Friday, January 04, 2013

Poe: "The design seems better suited to simply facilitate crime than livability."

Friend and former neighbor Josh Poe is the sort of engaged and educated person who regularly challenges and improves upon my thinking; in short, the sort New Albany still tends to lose too often.

He continues the good work here, reminding that certain community outcomes are the direct result of careful planning rather than random market occurrences, often for the most egregious of reasons. If you don't think it still happens and happens here, I invite you to check out the school district mapping in western New Albany sometime.

A city divided: Louisville’s urban landscape rooted in segregation, by Joshua Poe, LEO

Author and journalist George R. Leighton visited Louisville during the mid 1930s, after which he opined in Harper’s Magazine that the River City was a place that paid great “attention to food and drink, but for the rest, let well enough alone.”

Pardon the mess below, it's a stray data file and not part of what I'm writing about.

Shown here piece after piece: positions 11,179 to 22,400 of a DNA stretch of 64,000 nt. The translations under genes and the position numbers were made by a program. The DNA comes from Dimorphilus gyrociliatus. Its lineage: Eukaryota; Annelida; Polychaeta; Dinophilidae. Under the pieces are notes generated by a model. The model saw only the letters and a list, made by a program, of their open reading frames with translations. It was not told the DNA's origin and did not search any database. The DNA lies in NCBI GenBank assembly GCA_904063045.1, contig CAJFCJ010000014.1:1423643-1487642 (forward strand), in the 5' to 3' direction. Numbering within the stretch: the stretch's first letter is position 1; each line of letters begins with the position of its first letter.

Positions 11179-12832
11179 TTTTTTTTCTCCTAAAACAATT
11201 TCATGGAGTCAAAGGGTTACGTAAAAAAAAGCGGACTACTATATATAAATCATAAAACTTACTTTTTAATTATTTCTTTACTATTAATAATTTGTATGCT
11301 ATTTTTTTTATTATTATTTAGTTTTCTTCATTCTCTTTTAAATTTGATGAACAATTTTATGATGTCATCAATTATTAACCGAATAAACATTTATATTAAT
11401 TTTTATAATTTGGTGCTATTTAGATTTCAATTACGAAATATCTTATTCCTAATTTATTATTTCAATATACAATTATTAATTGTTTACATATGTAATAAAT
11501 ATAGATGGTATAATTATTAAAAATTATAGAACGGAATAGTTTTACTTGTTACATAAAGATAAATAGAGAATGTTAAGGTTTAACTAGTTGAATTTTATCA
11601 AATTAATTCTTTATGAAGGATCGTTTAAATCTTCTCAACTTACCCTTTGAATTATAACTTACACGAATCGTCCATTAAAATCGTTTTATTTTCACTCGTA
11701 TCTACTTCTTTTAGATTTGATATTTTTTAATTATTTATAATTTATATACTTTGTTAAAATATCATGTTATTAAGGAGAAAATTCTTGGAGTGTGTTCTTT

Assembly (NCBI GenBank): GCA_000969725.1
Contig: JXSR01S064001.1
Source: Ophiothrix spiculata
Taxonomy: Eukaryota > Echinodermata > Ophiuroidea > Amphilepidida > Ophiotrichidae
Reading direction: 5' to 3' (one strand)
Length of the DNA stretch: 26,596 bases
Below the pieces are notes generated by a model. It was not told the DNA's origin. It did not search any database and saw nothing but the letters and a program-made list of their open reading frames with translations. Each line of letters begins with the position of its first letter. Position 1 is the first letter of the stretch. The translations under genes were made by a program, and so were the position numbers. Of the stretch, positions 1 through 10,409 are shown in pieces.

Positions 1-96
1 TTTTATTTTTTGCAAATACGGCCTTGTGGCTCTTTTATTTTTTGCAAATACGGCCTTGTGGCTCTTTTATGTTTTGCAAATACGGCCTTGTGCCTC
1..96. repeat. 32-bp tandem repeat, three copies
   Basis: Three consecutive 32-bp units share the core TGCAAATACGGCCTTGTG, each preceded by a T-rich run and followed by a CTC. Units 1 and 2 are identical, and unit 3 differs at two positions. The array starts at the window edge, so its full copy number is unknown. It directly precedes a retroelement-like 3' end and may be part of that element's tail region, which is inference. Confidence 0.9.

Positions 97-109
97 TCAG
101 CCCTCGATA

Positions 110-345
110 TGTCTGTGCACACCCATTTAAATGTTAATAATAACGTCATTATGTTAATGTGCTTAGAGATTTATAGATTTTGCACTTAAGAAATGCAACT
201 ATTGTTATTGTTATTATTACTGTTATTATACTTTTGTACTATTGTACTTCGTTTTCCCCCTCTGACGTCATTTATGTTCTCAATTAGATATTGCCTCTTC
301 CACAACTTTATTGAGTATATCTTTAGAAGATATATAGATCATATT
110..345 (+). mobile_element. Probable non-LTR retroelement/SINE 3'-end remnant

Eight decades later, the city’s dining scene continues to thrive while many of the same problems that long ago plagued Louisville’s urban landscape persist — namely, the physical barriers that isolate west Louisville, dividing this city by race and class.


Iamhoosier said...

Very good article. I always enjoy Josh's thoughts. Thanks for the link, Jeff.

The Bookseller said...

For those interested in this topic, and for Josh, look for this upcoming book: Little White Houses: How the Postwar Home Constructed Race in America, by Dianne Harris, University Of Minnesota Press, releasing Feb. 1.